Figure 8. Marine incidents by type, 2016
Figure 8 data table
Marine incidents by type for 2016
Marine incident type Number  Percentage
Bottom contact 24 3%
Cargo shift/Cargo loss 4 1%
Person overboard 10 1%
Risk of collision (near collision) 45 6%
Risk of sinking 20 3%
Total failure of any machinery or technical system 637 83%
Other incident types 28 4%

Definitions

The following definitions apply to marine occurrences that are required to be reported pursuant to the Canadian Transportation Accident Investigation and Safety Board Act and the TSB regulations.

Marine occurrence

  • any accident or incident associated with the operation of a ship and
  • any situation or condition that the Board has reasonable grounds to believe could, if left unattended, induce an accident or incident described above.

Marine accident

An accident resulting directly from the operation of a ship other than a pleasure craft, where

Accident aboard ship

  • a person is killed or sustains a serious injury as a result of
    • boarding, being on board or falling overboard from the ship, or
    • coming into direct contact with any part of the ship or its contents;

Shipping accident

  • the ship
    • sinks, founders or capsizes,
    • is involved in a collision (includes strikings and contacts),
    • sustains a fire or an explosion,
    • goes aground,
    • sustains damage that affects its seaworthiness or renders it unfit for its purpose,
    • is missing or abandoned

Marine incident

  • a person falls overboard from the ship,
  • makes unforeseen contact with the bottom without going aground,
  • fouls a utility cable or pipe, or an underwater pipeline,
  • is involved in a risk of a collision,
  • sustains a total failure of
    • the navigation equipment if the failure poses a threat to the safety of any person, property or the environment,
    • the main or auxiliary machinery, or
    • the propulsion, steering, or deck machinery if the failure poses a threat to the safety of any person, property or the environment,
  • all or part of the ship's cargo shifts or falls overboard, or
  • is anchored, grounded or beached to avoid an occurrence,
  • a crew member whose duties are directly related to the safe operation of the ship is unable to perform their duties as a result of a physical incapacitation which poses a threat to the safety of persons, property or the environment,
  • there is an accidental release on board or from the ship consisting of a quantity of dangerous goods or an emission of radiation that is greater than the quantity or emission levels specified in Part 8 of the Transportation of Dangerous Goods Regulations.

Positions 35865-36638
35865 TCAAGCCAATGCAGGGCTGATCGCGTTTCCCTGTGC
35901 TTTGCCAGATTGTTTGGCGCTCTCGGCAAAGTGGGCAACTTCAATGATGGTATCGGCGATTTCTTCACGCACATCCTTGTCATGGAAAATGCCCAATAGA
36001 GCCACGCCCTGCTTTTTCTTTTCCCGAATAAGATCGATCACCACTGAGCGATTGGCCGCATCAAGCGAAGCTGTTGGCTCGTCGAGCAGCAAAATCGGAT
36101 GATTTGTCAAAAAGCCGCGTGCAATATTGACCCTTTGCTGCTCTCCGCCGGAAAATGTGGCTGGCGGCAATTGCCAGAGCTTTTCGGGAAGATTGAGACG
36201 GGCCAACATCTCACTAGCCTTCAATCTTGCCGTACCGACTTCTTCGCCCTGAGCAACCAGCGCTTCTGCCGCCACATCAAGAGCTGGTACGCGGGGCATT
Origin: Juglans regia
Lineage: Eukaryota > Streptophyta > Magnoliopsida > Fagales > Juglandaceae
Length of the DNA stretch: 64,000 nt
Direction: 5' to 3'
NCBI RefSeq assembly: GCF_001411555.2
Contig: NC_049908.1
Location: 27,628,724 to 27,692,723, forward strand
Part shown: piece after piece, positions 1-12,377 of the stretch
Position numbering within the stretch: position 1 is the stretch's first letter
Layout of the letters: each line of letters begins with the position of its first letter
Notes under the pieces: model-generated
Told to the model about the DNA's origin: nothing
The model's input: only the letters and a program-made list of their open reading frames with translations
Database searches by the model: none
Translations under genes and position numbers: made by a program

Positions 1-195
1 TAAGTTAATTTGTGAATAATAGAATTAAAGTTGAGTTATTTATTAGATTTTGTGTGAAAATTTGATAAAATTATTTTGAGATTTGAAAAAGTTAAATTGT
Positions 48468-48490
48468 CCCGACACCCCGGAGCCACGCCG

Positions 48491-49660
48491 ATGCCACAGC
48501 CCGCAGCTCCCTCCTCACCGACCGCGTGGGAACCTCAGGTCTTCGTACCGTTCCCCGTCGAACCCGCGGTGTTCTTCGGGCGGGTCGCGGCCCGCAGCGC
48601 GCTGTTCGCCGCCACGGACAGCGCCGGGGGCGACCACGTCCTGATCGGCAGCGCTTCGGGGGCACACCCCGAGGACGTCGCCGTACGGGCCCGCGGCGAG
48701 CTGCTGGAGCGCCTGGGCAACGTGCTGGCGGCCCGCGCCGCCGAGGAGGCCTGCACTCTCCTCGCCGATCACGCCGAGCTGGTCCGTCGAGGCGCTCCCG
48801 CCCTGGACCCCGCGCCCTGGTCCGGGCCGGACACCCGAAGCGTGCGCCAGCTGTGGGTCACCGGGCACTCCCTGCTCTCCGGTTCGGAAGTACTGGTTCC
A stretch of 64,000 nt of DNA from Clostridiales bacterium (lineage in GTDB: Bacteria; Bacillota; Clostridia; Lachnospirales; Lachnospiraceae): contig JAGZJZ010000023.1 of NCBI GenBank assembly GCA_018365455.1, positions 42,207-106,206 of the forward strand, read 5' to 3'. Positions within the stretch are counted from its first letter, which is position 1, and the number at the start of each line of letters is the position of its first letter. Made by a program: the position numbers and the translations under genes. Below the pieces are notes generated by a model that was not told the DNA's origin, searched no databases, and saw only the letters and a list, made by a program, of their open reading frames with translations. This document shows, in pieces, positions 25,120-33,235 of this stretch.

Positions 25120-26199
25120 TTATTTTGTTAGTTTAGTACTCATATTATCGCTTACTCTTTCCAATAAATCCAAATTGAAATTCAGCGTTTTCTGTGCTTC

• Serious injury

    1. a fracture of any bone, except simple fractures of fingers, toes or the nose,
    2. lacerations that cause severe hemorrhage or nerve, muscle or tendon damage,
    3. an injury to an internal organ,
    4. second or third degree burns, or any burns affecting more than 5% of the body surface,
    5. a verified exposure to infectious substances or injurious radiation, or
    6. an injury that is likely to require hospitalization.

    Vessels covered

    This report covers commercial vessels that include all vessels either registered or licensed to operate commercially. Pleasure craft occurrences are not normally included unless they also involved a commercial vessel.

    Vessel categories

    Commercial vessels: include cargo vessels, ferries, passenger vessels, tugs and barges.

    Fishing vessels: include vessels involved in commercial fishing.

    Other vessels: include research vessels, oil exploration, exploitation and support vessels, government vessels and pleasure craft.

    Miscellaneous

    Gross tons (grt): A measure of vessel capacity in cubic feet of the spaces within the hull, and of enclosed spaces above deck available for cargo, stores, fuel, passengers and crew, with certain exclusions. One hundred cubic feet is equivalent to one gross ton.

    Movement: A vessel's travel segment between ports with at least one port being a domestic port.

    Regional limits

    Pacific Region's area of responsibility consists of the provinces of British Columbia, Alberta, Saskatchewan, and Manitoba, the Yukon and the Northwest Territories south of the 70th parallel, as well as the waters adjacent to these provinces and territories.

    Central Region's area of responsibility consists of the provinces of Ontario and Quebec (including the Magdalen Islands), the territory of Nunavut, and the Northwest Territories north of the 70th parallel, as well as James Bay, Hudson Bay, the St. Lawrence Seaway, and the Great Lakes waterways up to the Canada-US border.

    Atlantic Region's area of responsibility consists of the provinces of New Brunswick, Nova Scotia, Prince Edward Island, and Newfoundland and Labrador, as well as the waters adjacent to these provinces.

    Footnotes

    Footnote 1

    Refer to Appendix for a definition of a reportable marine accident.

    Return to footnote 1 referrer

    Footnote 2

    Commercial fishing vessels landing a catch (Source: DFO).

    Return to footnote 2 referrer

    The majority of vessels classified under “unknown tonnage” were vessels known to be 15 gross tons or less.

    Return to footnote 3 referrer

    Refer to Appendix for a definition of a reportable marine incident.

    Return to footnote 4 referrer